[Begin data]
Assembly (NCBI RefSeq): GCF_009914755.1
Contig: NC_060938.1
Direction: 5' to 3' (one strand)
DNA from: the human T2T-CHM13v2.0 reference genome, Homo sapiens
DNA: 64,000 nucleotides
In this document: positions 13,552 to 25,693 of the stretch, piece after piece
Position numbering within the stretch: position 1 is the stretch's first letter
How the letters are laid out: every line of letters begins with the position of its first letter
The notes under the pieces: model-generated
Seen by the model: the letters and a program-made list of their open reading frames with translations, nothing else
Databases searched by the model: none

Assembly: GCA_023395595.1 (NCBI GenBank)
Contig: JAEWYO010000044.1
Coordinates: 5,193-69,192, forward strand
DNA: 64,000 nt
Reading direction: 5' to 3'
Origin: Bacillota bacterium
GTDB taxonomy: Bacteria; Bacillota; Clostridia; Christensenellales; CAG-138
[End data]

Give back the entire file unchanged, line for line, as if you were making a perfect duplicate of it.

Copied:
Assembly (NCBI RefSeq): GCF_009914755.1
Contig: NC_060938.1
Direction: 5' to 3' (one strand)
DNA from: the human T2T-CHM13v2.0 reference genome, Homo sapiens
DNA: 64,000 nucleotides
In this document: positions 13,552 to 25,693 of the stretch, piece after piece
Position numbering within the stretch: position 1 is the stretch's first letter
How the letters are laid out: every line of letters begins with the position of its first letter
The notes under the pieces: model-generated
Seen by the model: the letters and a program-made list of their open reading frames with translations, nothing else
Databases searched by the model: none

Assembly: GCA_023395595.1 (NCBI GenBank)
Contig: JAEWYO010000044.1
Coordinates: 5,193-69,192, forward strand
DNA: 64,000 nt
Reading direction: 5' to 3'
Origin: Bacillota bacterium
GTDB taxonomy: Bacteria; Bacillota; Clostridia; Christensenellales; CAG-138